[intro]In this Guide, you can learn all about how the lighting and location used in your social media video can be used to your advantage. 


Once you’ve decided what kind of videos you’re like to make, the next step is beginning to plan the production itself. This is especially important if you’re recording your own footage as opposed to using stock footage - whilst stock footage does do the job in terms of a quick turnaround and looking aesthetically very pretty, it lacks the authenticity that the real people behind the brand can bring to the table. 

With a bit of practice, you’ll soon have organising your lighting and location down to a fine art to make sure that they work for your videos the right way, every time, giving you consistently high-quality footage. 


Selecting the right location is essential for your videos, not just for quality, but because where you make your video helps you tell your story. For example, if I was making a video about how to install one of my new lines of camping hammocks, it makes sense for me to be outside and near some trees. However, if I was making a video about my new line of cushions, you’d expect me to be in a living room with a sofa. Where you film your video is important because your location also dictates what kind of background, lighting and sound quality you’ll have in the finished video. 


If you’re recording indoors, bear in mind that rooms with lots of smooth surfaces can echo - the bigger the room, the more the echo. You can combat echo by using a separate microphone plugged into your phone, or alternatively, move closer to the phone. You can also use things outside of the shot to reduce echo - hanging sheets from the ceiling or from high furniture can reduce the echo as they absorb the sound. 

Soundproof tiles are a must-have for professional studios, but for a DIY version, use sheets draped on high furniture to help absorb the sound and prevent echos. 

It also helps to be aware of any electrical items that are plugged in in the room you’re using. The low hum of a fridge or the high tone of a TV on standby can sometimes be heard in a video. Do a test by recording a simple sample video both including 20 seconds of silence in the room you want to use, and 10 seconds of you talking, and listen to it with headphones to check for echo and unwanted background noise.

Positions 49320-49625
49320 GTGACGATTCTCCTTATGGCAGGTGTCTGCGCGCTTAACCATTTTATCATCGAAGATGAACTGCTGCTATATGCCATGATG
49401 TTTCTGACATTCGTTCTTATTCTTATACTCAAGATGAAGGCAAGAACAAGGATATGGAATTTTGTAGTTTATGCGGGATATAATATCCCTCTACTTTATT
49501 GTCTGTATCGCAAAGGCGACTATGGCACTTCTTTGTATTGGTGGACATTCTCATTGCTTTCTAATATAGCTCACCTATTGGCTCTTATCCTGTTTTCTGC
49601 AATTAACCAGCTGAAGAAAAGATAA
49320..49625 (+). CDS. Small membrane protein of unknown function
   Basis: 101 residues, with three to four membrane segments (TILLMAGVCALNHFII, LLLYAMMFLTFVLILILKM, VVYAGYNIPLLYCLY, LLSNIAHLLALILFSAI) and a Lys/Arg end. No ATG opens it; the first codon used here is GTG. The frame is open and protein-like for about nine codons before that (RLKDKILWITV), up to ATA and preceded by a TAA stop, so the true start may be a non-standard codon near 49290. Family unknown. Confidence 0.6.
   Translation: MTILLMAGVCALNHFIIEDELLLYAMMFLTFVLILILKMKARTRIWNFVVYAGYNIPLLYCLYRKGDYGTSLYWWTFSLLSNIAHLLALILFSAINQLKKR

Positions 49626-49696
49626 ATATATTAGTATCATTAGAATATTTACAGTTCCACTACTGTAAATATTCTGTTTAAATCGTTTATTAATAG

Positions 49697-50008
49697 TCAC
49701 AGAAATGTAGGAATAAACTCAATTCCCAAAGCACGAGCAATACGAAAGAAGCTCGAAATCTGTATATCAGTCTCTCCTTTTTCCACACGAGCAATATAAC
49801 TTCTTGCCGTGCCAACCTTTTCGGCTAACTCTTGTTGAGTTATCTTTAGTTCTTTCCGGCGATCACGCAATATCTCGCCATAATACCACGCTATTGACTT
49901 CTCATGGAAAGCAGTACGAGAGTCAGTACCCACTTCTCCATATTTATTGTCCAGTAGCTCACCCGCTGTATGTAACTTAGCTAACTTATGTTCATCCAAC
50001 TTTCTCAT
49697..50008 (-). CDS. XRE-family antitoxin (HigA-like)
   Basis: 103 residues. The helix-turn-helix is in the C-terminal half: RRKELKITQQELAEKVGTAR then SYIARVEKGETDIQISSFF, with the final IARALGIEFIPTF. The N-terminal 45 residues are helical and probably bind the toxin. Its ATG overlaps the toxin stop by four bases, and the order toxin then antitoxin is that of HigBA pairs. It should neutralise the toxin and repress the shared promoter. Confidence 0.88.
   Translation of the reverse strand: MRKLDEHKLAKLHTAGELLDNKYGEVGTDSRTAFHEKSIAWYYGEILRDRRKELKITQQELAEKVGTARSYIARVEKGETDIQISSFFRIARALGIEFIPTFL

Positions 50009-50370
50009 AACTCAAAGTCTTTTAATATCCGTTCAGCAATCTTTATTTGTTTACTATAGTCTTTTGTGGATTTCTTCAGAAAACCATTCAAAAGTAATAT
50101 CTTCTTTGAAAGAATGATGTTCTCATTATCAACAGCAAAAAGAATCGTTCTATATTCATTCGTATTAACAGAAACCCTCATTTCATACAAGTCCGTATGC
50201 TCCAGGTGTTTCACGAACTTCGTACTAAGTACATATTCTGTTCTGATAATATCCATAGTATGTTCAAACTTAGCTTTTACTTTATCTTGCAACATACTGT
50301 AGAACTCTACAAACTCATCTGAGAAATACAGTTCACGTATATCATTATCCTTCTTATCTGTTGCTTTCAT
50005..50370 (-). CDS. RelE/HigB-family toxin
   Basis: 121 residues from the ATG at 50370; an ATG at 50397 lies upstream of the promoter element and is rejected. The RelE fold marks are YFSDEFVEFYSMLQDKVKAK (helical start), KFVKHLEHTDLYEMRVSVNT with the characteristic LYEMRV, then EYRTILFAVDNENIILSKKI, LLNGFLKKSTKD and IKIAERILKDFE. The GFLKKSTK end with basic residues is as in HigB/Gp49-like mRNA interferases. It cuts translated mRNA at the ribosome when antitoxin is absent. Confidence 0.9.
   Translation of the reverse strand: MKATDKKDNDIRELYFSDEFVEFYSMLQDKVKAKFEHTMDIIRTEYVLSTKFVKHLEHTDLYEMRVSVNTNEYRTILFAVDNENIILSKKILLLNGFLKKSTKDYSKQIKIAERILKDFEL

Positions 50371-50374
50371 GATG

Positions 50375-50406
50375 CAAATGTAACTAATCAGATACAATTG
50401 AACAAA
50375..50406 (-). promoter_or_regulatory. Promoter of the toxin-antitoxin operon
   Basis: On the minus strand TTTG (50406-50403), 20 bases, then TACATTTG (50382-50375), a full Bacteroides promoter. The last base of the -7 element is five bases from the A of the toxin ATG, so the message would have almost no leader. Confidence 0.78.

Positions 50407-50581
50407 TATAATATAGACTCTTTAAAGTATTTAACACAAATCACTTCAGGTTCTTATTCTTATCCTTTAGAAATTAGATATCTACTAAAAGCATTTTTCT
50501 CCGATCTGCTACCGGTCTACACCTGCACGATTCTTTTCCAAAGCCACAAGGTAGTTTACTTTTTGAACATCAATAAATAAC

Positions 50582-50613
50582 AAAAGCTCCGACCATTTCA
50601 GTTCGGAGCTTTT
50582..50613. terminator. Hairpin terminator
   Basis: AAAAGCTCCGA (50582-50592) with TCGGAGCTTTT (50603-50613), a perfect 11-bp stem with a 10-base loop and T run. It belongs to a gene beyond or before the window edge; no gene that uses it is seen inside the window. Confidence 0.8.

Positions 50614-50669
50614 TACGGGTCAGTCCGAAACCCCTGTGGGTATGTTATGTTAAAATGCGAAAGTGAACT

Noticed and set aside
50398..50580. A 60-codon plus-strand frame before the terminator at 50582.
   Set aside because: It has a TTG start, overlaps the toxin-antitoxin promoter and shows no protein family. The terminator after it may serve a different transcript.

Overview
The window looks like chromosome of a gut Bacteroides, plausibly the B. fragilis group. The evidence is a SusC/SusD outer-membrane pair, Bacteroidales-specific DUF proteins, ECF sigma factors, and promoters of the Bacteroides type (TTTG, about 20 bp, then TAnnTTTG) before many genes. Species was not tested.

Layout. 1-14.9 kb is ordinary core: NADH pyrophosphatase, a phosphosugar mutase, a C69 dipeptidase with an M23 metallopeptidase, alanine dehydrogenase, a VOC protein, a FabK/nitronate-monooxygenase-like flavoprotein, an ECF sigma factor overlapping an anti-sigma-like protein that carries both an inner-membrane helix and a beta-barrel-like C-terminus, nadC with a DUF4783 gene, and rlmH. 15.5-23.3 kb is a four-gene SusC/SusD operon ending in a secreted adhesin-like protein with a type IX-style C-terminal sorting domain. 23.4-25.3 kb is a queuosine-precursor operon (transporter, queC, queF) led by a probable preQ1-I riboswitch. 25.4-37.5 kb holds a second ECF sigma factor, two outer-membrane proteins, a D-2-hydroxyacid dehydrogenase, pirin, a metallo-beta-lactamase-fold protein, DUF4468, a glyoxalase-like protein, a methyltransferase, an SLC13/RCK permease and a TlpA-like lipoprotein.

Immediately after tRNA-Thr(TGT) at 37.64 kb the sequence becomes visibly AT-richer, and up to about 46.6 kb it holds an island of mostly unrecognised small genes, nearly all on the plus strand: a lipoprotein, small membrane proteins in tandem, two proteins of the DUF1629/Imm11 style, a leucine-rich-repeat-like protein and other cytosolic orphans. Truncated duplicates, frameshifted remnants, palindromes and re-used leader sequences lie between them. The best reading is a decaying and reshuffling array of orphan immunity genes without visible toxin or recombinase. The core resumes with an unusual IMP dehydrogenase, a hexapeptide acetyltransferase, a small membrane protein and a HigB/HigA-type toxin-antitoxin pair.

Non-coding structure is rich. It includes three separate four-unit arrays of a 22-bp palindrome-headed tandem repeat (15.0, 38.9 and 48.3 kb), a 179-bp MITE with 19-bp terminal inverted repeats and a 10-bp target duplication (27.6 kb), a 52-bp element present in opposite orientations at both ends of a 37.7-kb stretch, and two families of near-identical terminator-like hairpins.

If you’re recording outdoors, your biggest issues are light and sound, because neither can be completely controlled. In terms of wind, if it’s a breezy day and you’re in a location where there’s few trees, buildings or hills to shelter you, do a test recording of 20 seconds of silence and 10 seconds of speech, and again, listen to it back with your headphones on to gauge how much excess sound there is. Separate clip mics can be used outside, but unless they have one of those fluffy muffle covers, they’re often susceptible to breezes and wind too. If the breeze is only a slight problem, move closer to the camera which should force your phone’s inbuilt microphone to pick out your voice over the background noise. 


A well-lit video can make the difference between a professional production and an amateur video. Ideally, you need lighting pointing straight at the main subject of the video, and if there’s a presenter in your frame with a background behind them, you’ll need to light that too. This is known as backlighting and prevents lots of unwanted shadows. 

You can purchase a chromakey (green screen) background and a selection of lights as a set relatively cheaply now - essential if you plan to create tutorial type videos where you are superimposing a presenter onto a background video.


  • You don’t need to spend a fortune on expensive lights, but if you do, you have a lot more control over the beam and can make your videos look a lot more consistent; 
  • LED lights are good - you’ll see a lot of YouTubers use these and they’re relatively inexpensive; 
  • Standard lightbulbs work as well, but they will give you a warm yellow glow, no matter how ‘white’ they are, so avoid these if you can; 
  • Be careful if you’re wearing glasses - anti-glare coatings might be worth a shout if you plan to make videos often; Don’t light from above or below - aim to get the light in the centre of your frame and your face. 

LED ring lights are commonly used by YouTubers, most often for make-up videos but also for standard presenting in a well-lit room.


  • Daylight is fantastic, but beware of the position of the sun! Nobody looks good when they’re squinting; 
  • Be aware of the weather forecast - clouds covering the sun can affect your lighting and make edits between different shots obvious; 
  • If it begins to rain - even just a little - make sure that your camera lens is not covered by raindrops and moisture. 

[tips]If the light is bright and you don’t wear makeup - where powder would prevent shiny spots on foreheads, use liquid talc. It's not obvious when on the face and does a fantastic job of removing shiny spots on noses and foreheads.[/tips] 

By now, you should have a good idea of where you will be making your videos on a regular basis, and what you need to do to prepare your space before you begin. 



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